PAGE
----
Skyline is not my favorite company, however; that’s reserved for Camp Washington Chili on Colerain at Hopple Street, where the clientele is even grittier. The Camp Washington neighborhood is where the stockyards used to be. They’re mostly gone now, but it’s still a working class enclave of Appalachians, Black folk and Vietnamese. Plus Gay people with cars on their way home to Western Hills, Northside and College Hill.
The longtime owner of Camp Washington Chili helped build up his business by holding out for decades against the city’s plans to buy him out and widen the street. He’s only got the one store, which he’s worked at since he arrived from Greece in 1940, and he proved you can fight City Hall.
(I also like his deli sandwiches and pies, which most chili parlors don’t offer.)
My typical chili order is a 3-way (spaghetti, chili and that big mound of cheese), plus a cheese coney, no onions, heavy mustard, which is a tiny hot dog slathered in chili and topped with cheese. I took Peter there a couple of years ago when he was visiting from Amsterdam; he enjoyed the atmosphere, even in the middle of the day, as much as the food. The atmosphere is seedy, even at Mr. Johnson’s “new store” (20 years old by now) – and sometimes you just know that seedy is where the good food is.
Today when I get a hankering for Cincinnati chili I buy a can of Skyline at Murphy’s and build my own. I admit, this happens regularly; Skyline’s on my list of staple foods, never to be without. You never know when an emergency might happen!
Since I’ve lived back in Northwest Indiana these last six years, I’ve become acquainted with Chicago-style hot dogs. They are all the rage from southern Wisconsin, through the city and suburbs and down south another 50 miles, stopping a little bit short of my hometown. Chicagoans think these things are fantastic, and have big fights over which hot dog joint serves the best ones. But after sampling Chicago dogs several times from many different purveyors, I quit.
Chicago dogs are schizy. The toppings don’t fit in the bun and there’s really no easy way to eat them, all the stuff keeps falling out.
What stuff? Sliced tomatoes, not ketchup; Chicagoans are adamant about that. A dill pickle spear. Mustard, onions, pepperoncinis, celery salt. An all-beef wiener with a sesame seed bun. It isn’t a bad cheap meal but it doesn’t fit in a bun. Try eating one at a Cubs game and you’ll wear it home.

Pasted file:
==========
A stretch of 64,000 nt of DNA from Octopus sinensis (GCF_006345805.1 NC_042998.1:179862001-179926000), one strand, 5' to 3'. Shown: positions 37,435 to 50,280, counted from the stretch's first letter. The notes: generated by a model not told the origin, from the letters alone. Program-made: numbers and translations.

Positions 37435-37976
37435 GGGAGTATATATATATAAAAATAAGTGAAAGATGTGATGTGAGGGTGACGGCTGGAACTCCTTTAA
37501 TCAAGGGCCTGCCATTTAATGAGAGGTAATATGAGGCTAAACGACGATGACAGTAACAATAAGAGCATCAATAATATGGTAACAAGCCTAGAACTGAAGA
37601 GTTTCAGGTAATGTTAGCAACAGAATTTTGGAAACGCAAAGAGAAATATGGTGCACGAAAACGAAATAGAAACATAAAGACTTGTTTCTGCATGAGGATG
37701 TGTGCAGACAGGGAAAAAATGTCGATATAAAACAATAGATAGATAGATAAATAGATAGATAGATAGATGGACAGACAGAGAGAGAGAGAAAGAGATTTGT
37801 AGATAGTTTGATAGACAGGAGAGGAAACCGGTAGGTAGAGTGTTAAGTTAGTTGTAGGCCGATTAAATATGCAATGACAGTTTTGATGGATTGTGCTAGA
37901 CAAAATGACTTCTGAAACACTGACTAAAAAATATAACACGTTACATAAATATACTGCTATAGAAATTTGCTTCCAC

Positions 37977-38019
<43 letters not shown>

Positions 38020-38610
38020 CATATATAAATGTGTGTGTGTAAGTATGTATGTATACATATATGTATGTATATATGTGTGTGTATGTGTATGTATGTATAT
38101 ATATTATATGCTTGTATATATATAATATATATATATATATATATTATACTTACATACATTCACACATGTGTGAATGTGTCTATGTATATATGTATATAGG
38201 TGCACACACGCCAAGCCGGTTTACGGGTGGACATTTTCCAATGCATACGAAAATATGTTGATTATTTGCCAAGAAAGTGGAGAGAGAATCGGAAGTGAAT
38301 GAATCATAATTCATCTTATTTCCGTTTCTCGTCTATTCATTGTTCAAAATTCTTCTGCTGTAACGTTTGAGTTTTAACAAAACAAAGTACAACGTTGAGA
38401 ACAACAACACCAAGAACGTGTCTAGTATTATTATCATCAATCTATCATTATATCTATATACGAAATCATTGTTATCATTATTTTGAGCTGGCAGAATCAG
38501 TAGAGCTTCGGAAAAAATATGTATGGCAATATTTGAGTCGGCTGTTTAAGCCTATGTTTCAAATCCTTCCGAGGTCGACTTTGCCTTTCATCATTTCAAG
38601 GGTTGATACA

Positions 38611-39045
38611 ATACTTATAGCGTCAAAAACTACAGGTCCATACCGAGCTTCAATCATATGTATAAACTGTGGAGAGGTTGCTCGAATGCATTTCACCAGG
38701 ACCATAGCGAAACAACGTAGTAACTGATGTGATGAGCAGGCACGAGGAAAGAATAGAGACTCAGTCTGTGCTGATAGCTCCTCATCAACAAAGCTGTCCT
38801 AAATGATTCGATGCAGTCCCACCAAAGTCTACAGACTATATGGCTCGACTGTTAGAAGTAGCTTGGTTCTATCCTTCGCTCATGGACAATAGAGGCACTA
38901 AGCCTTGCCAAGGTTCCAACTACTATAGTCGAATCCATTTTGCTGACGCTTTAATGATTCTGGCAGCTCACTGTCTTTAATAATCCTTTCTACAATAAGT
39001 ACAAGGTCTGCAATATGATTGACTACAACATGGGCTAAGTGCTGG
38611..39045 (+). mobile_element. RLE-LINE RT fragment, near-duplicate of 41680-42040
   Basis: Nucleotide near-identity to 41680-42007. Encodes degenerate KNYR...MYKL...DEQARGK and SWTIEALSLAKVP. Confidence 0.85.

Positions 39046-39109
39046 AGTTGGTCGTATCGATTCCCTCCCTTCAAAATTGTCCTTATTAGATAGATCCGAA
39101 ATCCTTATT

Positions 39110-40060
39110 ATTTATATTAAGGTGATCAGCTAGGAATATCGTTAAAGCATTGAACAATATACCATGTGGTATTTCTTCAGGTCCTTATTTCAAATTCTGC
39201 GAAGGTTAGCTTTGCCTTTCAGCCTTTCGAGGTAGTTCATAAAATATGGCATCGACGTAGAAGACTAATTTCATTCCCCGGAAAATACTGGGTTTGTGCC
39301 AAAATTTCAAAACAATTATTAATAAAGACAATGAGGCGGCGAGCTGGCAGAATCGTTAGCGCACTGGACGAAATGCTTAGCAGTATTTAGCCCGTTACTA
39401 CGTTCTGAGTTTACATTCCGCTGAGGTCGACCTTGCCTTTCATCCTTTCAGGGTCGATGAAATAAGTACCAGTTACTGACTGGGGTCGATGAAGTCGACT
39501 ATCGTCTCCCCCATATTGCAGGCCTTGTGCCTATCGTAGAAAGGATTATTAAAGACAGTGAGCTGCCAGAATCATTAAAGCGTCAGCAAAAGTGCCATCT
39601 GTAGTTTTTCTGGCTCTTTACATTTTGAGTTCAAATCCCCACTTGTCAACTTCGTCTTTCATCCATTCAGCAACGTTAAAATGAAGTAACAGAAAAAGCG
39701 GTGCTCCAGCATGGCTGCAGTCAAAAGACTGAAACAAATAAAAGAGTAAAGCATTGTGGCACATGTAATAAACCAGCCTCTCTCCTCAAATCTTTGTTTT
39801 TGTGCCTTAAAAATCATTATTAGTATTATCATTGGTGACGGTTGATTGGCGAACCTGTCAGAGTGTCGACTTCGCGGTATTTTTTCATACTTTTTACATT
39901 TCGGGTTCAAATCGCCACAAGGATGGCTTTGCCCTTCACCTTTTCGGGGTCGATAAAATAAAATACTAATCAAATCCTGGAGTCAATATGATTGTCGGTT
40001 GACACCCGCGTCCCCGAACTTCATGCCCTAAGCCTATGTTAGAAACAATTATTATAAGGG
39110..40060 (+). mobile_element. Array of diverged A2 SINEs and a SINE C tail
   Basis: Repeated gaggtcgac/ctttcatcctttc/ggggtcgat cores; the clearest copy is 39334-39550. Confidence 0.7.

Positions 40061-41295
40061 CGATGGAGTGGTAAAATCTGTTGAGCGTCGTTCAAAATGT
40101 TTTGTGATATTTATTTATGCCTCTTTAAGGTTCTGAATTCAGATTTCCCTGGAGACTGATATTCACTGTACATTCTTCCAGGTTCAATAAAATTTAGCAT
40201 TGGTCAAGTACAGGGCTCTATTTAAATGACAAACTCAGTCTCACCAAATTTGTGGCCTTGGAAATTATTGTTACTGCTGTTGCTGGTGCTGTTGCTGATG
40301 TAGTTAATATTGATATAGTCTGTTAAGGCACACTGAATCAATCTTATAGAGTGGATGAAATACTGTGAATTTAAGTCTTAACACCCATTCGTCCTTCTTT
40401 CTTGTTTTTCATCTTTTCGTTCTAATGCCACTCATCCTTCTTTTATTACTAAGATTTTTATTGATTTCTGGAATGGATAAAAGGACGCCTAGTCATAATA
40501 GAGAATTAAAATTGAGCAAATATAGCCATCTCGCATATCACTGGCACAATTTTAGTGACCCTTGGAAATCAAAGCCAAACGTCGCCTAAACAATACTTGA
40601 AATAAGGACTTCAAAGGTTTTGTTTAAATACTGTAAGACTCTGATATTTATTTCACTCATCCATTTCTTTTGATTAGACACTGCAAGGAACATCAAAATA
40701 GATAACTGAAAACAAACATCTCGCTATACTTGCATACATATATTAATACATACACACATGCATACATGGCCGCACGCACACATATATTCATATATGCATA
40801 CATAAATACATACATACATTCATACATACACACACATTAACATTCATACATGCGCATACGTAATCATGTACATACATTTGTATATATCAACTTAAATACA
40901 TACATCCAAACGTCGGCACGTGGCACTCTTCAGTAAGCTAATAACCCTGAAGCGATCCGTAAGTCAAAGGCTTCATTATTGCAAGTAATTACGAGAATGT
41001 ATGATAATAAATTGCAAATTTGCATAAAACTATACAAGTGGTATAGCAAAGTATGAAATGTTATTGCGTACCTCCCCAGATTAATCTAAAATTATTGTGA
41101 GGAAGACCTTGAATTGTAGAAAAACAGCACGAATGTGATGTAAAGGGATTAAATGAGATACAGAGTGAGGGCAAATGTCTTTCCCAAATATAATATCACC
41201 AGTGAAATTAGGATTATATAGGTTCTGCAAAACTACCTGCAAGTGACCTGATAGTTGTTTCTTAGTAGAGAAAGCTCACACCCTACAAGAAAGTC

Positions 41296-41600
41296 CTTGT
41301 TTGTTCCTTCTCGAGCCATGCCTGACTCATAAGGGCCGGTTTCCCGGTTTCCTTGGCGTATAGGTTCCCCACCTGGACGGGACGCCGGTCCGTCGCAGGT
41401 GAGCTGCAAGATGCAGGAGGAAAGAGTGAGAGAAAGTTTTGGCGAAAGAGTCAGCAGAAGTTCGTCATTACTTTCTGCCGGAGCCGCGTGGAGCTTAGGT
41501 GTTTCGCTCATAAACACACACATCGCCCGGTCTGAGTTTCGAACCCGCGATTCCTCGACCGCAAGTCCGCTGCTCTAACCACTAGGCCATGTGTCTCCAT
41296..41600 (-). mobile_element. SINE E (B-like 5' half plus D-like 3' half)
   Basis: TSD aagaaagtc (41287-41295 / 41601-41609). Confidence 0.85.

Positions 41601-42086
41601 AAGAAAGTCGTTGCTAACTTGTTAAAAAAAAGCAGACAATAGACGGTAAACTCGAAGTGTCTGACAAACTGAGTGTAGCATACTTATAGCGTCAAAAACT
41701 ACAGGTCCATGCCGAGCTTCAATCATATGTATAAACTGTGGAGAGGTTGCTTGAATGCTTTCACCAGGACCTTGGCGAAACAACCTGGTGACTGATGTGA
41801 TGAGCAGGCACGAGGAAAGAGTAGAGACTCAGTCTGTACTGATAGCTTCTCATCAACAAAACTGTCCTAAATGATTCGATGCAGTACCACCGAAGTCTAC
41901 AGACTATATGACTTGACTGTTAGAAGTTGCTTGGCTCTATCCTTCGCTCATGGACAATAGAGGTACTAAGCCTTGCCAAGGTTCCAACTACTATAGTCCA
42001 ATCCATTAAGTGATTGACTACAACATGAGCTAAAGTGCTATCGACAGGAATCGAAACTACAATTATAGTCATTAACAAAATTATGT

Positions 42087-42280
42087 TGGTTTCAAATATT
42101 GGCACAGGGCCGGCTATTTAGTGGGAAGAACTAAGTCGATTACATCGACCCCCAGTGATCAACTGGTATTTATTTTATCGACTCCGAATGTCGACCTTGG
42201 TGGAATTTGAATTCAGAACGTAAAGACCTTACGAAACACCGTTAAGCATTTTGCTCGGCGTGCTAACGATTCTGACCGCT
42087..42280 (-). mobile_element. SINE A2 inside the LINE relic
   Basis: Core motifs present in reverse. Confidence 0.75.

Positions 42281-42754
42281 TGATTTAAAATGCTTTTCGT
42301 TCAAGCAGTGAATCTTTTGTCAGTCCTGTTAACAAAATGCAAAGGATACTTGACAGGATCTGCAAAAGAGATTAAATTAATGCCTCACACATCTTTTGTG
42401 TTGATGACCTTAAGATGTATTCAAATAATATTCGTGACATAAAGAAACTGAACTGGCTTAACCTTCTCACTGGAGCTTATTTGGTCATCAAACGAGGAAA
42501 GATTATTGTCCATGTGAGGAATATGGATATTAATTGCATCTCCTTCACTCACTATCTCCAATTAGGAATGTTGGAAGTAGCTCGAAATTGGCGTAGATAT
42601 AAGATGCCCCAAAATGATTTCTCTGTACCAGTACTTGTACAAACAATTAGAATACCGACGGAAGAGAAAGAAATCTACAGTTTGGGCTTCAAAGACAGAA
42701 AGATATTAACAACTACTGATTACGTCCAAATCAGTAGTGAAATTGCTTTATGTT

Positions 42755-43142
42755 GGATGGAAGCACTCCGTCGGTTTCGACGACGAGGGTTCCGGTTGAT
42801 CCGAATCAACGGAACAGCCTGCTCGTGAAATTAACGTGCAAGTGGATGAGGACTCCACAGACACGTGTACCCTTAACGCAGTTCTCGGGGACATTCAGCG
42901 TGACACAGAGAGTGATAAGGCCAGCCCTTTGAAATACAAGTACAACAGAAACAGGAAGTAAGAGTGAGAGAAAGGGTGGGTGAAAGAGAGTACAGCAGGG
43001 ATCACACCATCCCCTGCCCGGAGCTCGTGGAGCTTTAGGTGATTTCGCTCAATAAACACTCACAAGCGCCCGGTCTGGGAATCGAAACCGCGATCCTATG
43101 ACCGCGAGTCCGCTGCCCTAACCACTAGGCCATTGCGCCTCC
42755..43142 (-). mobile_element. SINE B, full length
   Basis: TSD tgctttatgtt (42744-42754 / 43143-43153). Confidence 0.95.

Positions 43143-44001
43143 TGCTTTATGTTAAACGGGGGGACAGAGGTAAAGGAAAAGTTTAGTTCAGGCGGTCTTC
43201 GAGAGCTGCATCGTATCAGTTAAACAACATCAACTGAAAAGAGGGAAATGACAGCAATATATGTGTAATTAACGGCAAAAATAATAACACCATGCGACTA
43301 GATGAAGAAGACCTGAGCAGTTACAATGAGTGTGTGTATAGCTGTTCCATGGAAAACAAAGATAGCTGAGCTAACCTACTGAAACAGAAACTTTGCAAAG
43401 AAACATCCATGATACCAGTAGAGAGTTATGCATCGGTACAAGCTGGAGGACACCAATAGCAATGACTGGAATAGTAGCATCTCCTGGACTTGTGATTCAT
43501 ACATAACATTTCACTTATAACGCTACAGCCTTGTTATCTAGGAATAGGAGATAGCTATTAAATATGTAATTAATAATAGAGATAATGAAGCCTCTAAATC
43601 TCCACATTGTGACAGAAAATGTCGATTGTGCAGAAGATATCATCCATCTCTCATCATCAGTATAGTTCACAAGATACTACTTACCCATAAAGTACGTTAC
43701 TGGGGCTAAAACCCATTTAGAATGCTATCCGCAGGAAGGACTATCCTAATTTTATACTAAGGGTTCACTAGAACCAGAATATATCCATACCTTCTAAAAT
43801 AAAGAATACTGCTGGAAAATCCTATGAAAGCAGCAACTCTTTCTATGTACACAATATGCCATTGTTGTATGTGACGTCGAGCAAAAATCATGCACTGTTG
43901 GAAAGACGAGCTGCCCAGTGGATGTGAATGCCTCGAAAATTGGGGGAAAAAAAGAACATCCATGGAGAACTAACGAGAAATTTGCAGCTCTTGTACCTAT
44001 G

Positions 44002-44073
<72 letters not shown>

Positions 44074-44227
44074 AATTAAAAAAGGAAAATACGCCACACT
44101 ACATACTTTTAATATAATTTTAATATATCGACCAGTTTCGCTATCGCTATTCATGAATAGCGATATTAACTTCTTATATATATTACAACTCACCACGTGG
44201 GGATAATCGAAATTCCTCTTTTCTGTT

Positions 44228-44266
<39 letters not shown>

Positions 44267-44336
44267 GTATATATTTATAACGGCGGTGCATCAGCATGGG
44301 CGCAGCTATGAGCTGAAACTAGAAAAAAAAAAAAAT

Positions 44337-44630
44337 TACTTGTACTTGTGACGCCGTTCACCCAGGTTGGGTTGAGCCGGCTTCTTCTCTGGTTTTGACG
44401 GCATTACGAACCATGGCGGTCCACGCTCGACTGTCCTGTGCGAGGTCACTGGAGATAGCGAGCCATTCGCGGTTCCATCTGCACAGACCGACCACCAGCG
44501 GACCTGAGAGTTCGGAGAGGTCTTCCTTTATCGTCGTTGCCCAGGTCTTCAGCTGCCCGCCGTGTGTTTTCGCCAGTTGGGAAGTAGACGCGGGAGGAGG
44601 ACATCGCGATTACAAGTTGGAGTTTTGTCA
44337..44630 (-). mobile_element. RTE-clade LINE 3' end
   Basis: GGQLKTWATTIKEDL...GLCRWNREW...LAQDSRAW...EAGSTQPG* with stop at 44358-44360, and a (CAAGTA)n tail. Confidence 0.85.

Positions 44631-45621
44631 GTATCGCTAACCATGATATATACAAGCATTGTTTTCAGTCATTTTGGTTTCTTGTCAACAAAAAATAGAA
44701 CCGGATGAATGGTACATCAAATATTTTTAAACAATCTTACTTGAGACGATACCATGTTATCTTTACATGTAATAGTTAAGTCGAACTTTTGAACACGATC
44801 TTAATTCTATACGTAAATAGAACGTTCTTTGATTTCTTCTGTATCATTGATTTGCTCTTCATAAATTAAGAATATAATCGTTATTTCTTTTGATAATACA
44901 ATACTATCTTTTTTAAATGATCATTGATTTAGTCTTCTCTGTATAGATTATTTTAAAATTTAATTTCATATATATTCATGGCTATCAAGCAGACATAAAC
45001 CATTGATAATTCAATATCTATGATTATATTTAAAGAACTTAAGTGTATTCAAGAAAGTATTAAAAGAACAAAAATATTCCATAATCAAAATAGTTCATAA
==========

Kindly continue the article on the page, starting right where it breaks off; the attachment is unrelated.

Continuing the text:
Maybe my problem is that A) I did not eat these growing up here, it’s taken time for them to spread this far south; and B) I’ve always eaten them by myself, so I’ve gone without the added attraction of friends saying how great this food is, devolving (with any luck) into a fistfight because someone else’s across town are even better. The arguments surely are part of the attraction for any regional food fetish.
However I can happily report that Chicago deep-dish pizza is worth driving for. People argue over it too but every one I’ve had has been fantastic.
I first ate Uno’s in Cincinnati, again on Ludlow Avenue; lots of meat and cheese and fresh vegetables in a great golden crust, baked in its own pan and served from it at your table.
You can do so much more with a pizza when you’re not just covering a flat surface. I love New York pizza too, especially when you can buy it by the slice as soon as you come up from the subway, but Chicago pizza is a real pie, stuffed full of goodies.
Uno’s used to serve a seafood pizza with crabmeat, which was my all-time favorite. But I’ve since eaten at several deep-dish competitors and I swear, each is better than the last. Giordano’s makes a great pizza; the last time I got one I brought the leftovers home and invited two friends – who raved, even though it was used pizza!
Of course, Detroit and St. Louis each claim their own styles of pizza, and Los Angeles does too. Every city of any size has its local favorite joints, whether it’s ribs in Kansas City, lobster shacks from Maryland to Prince Edward Island, po-boys in N’Orleans, Dick’s Burgers in Seattle or Mexican food in Las Cruces and Mesilla. Sometimes the worse a place looks, the better the food seems to taste.
It’s all about being from here, eating what people like us eat, not necessarily paying a lot but getting filled up and satisfied. And then if an argument breaks out, much less a fistfight, welcome to the floor show!++